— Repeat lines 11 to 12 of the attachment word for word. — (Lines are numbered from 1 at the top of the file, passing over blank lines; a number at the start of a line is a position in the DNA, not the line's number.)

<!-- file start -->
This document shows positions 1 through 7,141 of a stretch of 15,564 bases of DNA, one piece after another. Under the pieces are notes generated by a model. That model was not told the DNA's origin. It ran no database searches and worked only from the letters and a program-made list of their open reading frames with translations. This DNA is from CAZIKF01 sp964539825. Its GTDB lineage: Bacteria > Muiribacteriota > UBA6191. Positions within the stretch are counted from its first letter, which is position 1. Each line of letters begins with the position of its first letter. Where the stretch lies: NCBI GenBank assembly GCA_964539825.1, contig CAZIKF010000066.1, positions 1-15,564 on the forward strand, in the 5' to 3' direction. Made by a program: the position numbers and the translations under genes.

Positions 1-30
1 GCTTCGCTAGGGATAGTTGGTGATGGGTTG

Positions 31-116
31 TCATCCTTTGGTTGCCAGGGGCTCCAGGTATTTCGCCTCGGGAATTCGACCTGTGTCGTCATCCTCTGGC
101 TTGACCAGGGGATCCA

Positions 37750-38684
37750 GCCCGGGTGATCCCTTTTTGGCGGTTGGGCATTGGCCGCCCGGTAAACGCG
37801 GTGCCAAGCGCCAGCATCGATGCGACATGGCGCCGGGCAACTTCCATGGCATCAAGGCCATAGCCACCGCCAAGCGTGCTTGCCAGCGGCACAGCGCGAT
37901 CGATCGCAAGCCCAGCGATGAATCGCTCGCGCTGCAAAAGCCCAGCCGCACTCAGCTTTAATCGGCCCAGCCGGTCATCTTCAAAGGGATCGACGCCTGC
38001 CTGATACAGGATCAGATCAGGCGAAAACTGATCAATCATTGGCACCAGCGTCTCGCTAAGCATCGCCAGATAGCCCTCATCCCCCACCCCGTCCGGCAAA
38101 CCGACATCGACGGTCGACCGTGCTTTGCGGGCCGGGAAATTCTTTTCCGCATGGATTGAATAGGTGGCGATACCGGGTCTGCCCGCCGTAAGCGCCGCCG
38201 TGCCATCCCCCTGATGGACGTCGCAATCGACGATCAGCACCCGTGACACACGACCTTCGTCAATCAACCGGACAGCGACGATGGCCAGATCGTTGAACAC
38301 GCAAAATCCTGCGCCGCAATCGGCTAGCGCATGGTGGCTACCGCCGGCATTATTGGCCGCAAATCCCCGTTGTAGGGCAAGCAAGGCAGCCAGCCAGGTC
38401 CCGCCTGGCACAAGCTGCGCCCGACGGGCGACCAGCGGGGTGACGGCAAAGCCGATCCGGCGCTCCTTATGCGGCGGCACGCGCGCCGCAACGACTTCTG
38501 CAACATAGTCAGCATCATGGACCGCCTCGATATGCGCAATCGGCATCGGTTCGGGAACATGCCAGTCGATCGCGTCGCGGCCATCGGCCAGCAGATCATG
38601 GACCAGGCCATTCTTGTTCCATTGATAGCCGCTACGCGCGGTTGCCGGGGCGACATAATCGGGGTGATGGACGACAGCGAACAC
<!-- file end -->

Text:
38001 CTGATACAGGATCAGATCAGGCGAAAACTGATCAATCATTGGCACCAGCGTCTCGCTAAGCATCGCCAGATAGCCCTCATCCCCCACCCCGTCCGGCAAA
38101 CCGACATCGACGGTCGACCGTGCTTTGCGGGCCGGGAAATTCTTTTCCGCATGGATTGAATAGGTGGCGATACCGGGTCTGCCCGCCGTAAGCGCCGCCG